Later sessions produce slightly more satisfactory results. We learn that Anne is a guardian angel for those wrongfully condemned, for children (including Pakenham-Walsh’s own daughter, who died as a baby and whom Anne brings to visit), and, as it turns out, Pakenham-Walsh himself – they have an “affinity of spirit” which prompts her to appoint him her “champion,” someone who can combat the lies told about her. Henry VIII, we learn, has been in a dark place, tormented by horrible dreams, separated from his son, but Catherine of Aragon’s spirit is trying to persuade him to acknowledge his crimes and reconcile with the other spirits. Henry VIII’s first appearance is, incidentally, by far the most interesting of the sessions – probably because it took place under the auspices of Mrs Dowden. Henry comes out swinging and starts insulting the assembled company – “I shall not listen to you. You are a fool. I would have had you executed in my time … A look from me would have withered you up; if I had only eyes I could make you feel.” Their questions dry up and they become defensive; on being implored to look for Anne, Henry answers “I laid my head on her lap when it ached and I sought her in my vexations …. But she whined. How could a King bear with a puling, whey-faced creature who wept and wept?” At the end he storms out, after being asked to pray: “I will make my orisons away from here. I will not pray here. A King prays alone.”
Good dramatic stuff, and of course an impatient King is not going to want to provide answers to a lot of questions about trivia. Later on, through the auspices of Catherine and Anne, Henry moves to a “sphere” of meditation and prayer, and finally meets up with shade of his son Edward and reconciles with Jane Seymour, against whom he held a vague and unexplained grudge. Several years later, he’s loosened up to the extent that he can commend Pakenham-Walsh on his taste in films: “I am thankful that thou didst not see me in that wretched picture,” he says of The Private Life Of Henry VIII, adding that “Foul we may have been in my day … but how much better are those now who gloat over the excesses, the sensualities and drunken orgies of a bygone day. Methinks thy boasted civilisation hath no cause to vaunt itself, who didst still send forth thy sons to the slaughter, to a greater bloodshed than ever stained the annals of my reign.” The First World War cast a long shadow.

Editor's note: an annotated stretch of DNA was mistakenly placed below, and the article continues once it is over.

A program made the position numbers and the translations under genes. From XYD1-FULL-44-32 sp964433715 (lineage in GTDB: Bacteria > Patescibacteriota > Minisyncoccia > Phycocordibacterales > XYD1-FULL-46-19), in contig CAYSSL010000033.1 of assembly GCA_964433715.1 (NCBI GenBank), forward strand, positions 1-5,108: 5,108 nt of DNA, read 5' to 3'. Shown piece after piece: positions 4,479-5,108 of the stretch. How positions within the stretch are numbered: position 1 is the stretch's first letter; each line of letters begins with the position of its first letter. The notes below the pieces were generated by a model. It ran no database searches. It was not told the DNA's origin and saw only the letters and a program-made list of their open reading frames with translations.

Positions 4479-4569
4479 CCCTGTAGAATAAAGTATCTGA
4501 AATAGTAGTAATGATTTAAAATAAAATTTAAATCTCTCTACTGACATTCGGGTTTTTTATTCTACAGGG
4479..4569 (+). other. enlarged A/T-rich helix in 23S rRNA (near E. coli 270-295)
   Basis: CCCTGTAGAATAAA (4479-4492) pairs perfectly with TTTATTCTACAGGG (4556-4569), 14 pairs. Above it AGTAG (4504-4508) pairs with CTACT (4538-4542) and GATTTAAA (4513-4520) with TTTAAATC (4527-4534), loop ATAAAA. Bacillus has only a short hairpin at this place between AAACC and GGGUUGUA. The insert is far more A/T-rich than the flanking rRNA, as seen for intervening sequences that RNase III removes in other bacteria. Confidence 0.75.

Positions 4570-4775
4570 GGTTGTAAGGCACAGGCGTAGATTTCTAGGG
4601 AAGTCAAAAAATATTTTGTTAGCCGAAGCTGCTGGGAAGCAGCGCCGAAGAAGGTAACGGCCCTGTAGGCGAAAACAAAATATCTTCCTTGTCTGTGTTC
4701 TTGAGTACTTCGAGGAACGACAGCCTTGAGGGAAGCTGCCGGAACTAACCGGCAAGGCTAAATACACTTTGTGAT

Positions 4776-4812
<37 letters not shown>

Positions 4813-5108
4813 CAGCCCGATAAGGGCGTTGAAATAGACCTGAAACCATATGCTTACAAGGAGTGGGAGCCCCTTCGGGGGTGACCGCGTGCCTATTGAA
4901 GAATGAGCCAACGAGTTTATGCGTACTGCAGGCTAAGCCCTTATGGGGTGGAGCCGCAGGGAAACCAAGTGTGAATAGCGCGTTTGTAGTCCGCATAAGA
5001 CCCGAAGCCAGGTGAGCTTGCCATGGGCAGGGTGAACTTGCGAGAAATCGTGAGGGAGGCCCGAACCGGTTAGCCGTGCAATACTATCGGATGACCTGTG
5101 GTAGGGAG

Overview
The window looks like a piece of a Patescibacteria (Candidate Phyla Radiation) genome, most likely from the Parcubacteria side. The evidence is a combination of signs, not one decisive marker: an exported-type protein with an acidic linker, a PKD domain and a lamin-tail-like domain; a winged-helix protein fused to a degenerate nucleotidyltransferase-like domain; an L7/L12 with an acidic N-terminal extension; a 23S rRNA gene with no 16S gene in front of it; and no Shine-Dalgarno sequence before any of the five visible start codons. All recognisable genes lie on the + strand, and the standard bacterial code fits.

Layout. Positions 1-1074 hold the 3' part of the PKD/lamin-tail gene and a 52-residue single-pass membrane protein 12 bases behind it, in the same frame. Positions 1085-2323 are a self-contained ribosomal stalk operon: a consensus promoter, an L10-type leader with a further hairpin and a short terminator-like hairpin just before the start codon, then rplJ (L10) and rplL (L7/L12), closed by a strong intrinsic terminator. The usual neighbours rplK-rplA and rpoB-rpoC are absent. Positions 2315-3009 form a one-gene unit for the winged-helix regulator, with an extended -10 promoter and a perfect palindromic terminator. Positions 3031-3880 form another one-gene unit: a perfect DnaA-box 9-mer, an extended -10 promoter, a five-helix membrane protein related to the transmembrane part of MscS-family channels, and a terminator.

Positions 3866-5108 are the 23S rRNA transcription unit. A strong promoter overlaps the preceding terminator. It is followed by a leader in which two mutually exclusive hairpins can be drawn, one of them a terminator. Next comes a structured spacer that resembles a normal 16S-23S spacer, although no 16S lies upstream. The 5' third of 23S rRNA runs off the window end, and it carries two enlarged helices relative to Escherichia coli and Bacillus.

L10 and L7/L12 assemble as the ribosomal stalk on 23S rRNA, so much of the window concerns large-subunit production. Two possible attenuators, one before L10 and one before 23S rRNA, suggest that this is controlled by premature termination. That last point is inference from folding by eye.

We learn some interesting new facts about other people as well: Lady Rochford appears, full of remorse, gives her account of her betrayal of George: when she had a child, George had claimed that it was not his, when in fact it was. Her anger at his suspicions prompted her to betray him. “Yes, yes, it was his child, oh, oh, oh!” says her spirit, and later, encouraged by Pakenham-Walsh, she seeks out George’s spirit and reconciles with him. (Of the child, other than being told “it lived” no more is heard). She’s less forthcoming when asked what her Christian name was: “I have soiled and polluted my name. I have dragged it in the dust,” she says, but doesn’t want to say more than that. Later, another medium will give her name as Frances Vere – Pakenham-Walsh, oddly, sees nothing contradictory about this. (I was puzzled, however, since one book he mentions reading – Francis Hackett’s Queen Anne Boleyn gives Lady Rochford’s name clearly as Jane Parker. Of course, if he didn’t manage to read that far, I could hardly blame him). We learn eventually that Lady Rochford has been spiritually purified and is now helping the spirits of dead children.
Anne herself is revealed as a poet, in the form of two poems dictated to two different women via automatic writing. They are long and painfully unskilled.
Ah! Woe is me – pent up within this sullen Tower;
Bereft of love, of hope, and soon bereft of life itself;
Though that were scarcely hardship – to escape from this!
This death in life, this hourly drawn out agony of terror
Still to come. Yet ’tis not many hours since I did hear
The rusty bars withdrawn, and saw the heavy door
Of my imprisonment flung wide, but not, alas, for me!
But to admit the entry of some dour faced men,
Governor, Janitor, of courtiers of His Majesty’s.
Within they filed, so many men, so many swords,